MultCloud solves a problem that many of us have in the age of cloud storage – managing and, especially, moving files from one cloud account to the other. It has support for quite a few cloud services and you can use it easily. Here’s how.
MultCloud is a free service and that has taken every possible precaution to make sure your data is safe. It connects to websites and transfers data using 256-bit AES encryption for SSL, it doesn’t save or cache your data on its servers and it accesses your cloud drives using OAuth authorization. That way the service doesn’t get access to your passwords and you can revoke access whenever you feel like it.
The advantages of using all of your cloud accounts in one place are pretty obvious – since you get some free space on each one of them, you can easily move files to another service when running low on one account. Apart from that, if you use, say OneDrive for work and Dropbox as your personal cloud storage service, you can easily move stuff around without needing to go through a computer’s hard drive and logging into separate services.
MultCloud is easy to use. Start by going to the website, here, and hitting the Sign Up button.
You’ll have to fill in a form, which includes your email address, the password you want to use, as well as a username or sign in with your email address.
After that, you’ll need to confirm your email address by clicking a link emailed to you. After that start to Add Cloud Services.
You can pick one from the list, then keep adding until all the ones you want are in your MultCloud account. Again, no password is required, you just have to signed in to those accounts and grant permission to MultCloud. Currently there’s 16 services you can add, plus FTP. These include Dropbox, OneDrive, Google Drive and many more. You can even add more than one account from the same service.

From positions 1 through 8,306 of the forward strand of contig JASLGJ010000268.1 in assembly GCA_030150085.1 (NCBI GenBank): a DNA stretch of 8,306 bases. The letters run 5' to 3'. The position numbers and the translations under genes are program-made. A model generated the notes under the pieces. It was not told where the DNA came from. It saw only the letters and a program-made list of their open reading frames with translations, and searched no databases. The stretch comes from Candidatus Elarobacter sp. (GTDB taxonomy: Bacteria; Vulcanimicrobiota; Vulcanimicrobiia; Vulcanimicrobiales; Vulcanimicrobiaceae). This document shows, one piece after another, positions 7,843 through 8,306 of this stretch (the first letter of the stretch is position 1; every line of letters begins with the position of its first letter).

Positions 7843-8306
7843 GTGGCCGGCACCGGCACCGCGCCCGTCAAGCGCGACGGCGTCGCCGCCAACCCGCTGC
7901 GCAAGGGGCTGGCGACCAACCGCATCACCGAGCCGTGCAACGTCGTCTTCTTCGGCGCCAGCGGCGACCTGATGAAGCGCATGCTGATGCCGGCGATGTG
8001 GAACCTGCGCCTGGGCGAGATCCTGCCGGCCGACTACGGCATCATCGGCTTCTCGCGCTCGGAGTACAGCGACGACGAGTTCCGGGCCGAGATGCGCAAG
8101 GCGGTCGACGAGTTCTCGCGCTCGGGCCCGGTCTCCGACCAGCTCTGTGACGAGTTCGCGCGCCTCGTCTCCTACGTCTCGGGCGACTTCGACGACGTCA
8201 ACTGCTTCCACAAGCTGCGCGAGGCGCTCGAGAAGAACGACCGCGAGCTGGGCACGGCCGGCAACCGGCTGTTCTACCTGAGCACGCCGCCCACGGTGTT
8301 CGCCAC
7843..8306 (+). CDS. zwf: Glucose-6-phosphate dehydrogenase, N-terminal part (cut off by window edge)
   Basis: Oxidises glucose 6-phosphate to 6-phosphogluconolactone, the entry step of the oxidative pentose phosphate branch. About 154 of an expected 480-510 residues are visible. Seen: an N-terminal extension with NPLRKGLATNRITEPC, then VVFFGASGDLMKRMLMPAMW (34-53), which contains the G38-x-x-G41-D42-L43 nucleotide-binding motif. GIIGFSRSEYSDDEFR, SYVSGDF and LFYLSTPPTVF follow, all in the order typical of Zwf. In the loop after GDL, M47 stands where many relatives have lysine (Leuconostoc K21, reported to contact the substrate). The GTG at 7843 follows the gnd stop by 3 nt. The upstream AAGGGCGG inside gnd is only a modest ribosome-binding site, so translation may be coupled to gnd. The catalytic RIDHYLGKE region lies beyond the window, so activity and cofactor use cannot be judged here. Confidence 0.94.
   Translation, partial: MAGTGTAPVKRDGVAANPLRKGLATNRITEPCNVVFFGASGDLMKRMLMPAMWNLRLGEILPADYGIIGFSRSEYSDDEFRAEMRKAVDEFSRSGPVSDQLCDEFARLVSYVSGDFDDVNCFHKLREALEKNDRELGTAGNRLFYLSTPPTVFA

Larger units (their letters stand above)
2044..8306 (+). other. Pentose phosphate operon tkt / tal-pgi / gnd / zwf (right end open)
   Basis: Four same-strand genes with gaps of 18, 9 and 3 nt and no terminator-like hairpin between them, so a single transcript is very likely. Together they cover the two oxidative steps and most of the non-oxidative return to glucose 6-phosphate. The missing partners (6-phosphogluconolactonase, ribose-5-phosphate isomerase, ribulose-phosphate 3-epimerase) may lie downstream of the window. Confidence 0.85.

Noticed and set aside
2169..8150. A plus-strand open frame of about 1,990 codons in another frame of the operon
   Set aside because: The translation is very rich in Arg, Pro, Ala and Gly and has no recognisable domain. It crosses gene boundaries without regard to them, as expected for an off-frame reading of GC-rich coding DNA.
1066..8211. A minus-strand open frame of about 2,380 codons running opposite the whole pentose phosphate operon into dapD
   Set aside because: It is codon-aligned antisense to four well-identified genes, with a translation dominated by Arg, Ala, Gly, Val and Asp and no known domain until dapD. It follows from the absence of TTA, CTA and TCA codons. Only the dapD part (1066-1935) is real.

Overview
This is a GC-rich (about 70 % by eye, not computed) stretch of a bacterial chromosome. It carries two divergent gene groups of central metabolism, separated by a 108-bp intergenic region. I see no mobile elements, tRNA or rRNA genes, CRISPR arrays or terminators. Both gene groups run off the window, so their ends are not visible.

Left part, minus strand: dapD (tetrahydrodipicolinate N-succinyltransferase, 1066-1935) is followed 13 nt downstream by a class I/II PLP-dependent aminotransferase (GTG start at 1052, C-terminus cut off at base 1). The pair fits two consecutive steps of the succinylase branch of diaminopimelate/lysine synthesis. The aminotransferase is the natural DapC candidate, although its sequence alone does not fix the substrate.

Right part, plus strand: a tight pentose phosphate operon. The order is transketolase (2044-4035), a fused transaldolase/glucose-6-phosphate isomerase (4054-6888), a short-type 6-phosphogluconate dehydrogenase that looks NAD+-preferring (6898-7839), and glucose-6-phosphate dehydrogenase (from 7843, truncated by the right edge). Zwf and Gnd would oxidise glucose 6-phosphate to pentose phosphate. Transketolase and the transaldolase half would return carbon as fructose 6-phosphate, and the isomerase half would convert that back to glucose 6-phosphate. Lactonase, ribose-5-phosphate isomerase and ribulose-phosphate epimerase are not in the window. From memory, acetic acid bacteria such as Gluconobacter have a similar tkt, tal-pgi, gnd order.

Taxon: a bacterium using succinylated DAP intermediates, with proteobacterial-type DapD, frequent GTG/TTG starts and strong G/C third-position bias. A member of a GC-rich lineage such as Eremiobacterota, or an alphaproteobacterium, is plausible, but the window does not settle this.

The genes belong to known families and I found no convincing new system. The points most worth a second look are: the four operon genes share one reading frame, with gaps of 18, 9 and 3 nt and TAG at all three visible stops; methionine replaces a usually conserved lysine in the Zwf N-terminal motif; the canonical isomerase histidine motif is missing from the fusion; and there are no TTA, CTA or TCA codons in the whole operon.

After you’ve added all the accounts you want, things really couldn’t be easier. It’s s not too different from using a regular file manager on your computer. Just right-click a file or folder on one cloud account listed on the left-hand side of the MultCloud interface, and the copy it or move it to another one.
Of course, upload speeds depend on the service you’re using, as well as your internet connection, but copying from one service to works well. For example, a 22-megabyte file took about 15 seconds to copy from OneDrive to Google Drive. Of course, you can also select multiple files to be copied together, too.
I also liked the fact that you can use the search box to find files in all of your cloud accounts, not just the active one. That makes things a lot easier if you’re a bit disorganized, like I am.
Some files can be previewed. too, without the need to download them. In my experience, this has worked fine for images, not so much for documents.
The only think I didn’t really like is that the service sometimes stalls when logging in. It could be because it’s becoming increasingly popular and its servers are a bit overloaded. While it didn’t happen too often while I was using it, its developers should work on that, because it would be a shame to lose users over something like that.
All in all, MultCloud is a great idea and it shows a lot of potential for the future.